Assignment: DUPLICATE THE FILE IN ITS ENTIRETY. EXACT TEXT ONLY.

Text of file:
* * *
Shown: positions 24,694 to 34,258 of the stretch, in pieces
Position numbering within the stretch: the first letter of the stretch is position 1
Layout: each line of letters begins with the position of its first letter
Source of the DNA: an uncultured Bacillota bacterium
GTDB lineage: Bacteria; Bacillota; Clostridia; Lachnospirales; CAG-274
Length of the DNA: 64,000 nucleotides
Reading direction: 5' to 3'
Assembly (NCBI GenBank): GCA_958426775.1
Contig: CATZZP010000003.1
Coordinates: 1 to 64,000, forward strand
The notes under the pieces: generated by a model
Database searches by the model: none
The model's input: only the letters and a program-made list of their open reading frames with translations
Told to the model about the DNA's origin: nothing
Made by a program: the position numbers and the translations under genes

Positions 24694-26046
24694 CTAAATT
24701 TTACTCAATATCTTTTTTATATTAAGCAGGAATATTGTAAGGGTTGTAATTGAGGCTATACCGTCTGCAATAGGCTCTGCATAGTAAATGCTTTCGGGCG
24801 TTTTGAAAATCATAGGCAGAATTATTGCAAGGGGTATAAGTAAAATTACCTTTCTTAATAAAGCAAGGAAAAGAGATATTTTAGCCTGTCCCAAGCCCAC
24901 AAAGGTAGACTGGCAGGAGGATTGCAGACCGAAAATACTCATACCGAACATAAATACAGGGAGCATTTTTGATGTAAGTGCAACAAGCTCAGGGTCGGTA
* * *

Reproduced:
Shown: positions 24,694 to 34,258 of the stretch, in pieces
Position numbering within the stretch: the first letter of the stretch is position 1
Layout: each line of letters begins with the position of its first letter
Source of the DNA: an uncultured Bacillota bacterium
GTDB lineage: Bacteria; Bacillota; Clostridia; Lachnospirales; CAG-274
Length of the DNA: 64,000 nucleotides
Reading direction: 5' to 3'
Assembly (NCBI GenBank): GCA_958426775.1
Contig: CATZZP010000003.1
Coordinates: 1 to 64,000, forward strand
The notes under the pieces: generated by a model
Database searches by the model: none
The model's input: only the letters and a program-made list of their open reading frames with translations
Told to the model about the DNA's origin: nothing
Made by a program: the position numbers and the translations under genes

Positions 24694-26046
24694 CTAAATT
24701 TTACTCAATATCTTTTTTATATTAAGCAGGAATATTGTAAGGGTTGTAATTGAGGCTATACCGTCTGCAATAGGCTCTGCATAGTAAATGCTTTCGGGCG
24801 TTTTGAAAATCATAGGCAGAATTATTGCAAGGGGTATAAGTAAAATTACCTTTCTTAATAAAGCAAGGAAAAGAGATATTTTAGCCTGTCCCAAGCCCAC
24901 AAAGGTAGACTGGCAGGAGGATTGCAGACCGAAAATACTCATACCGAACATAAATACAGGGAGCATTTTTGATGTAAGTGCAACAAGCTCAGGGTCGGTA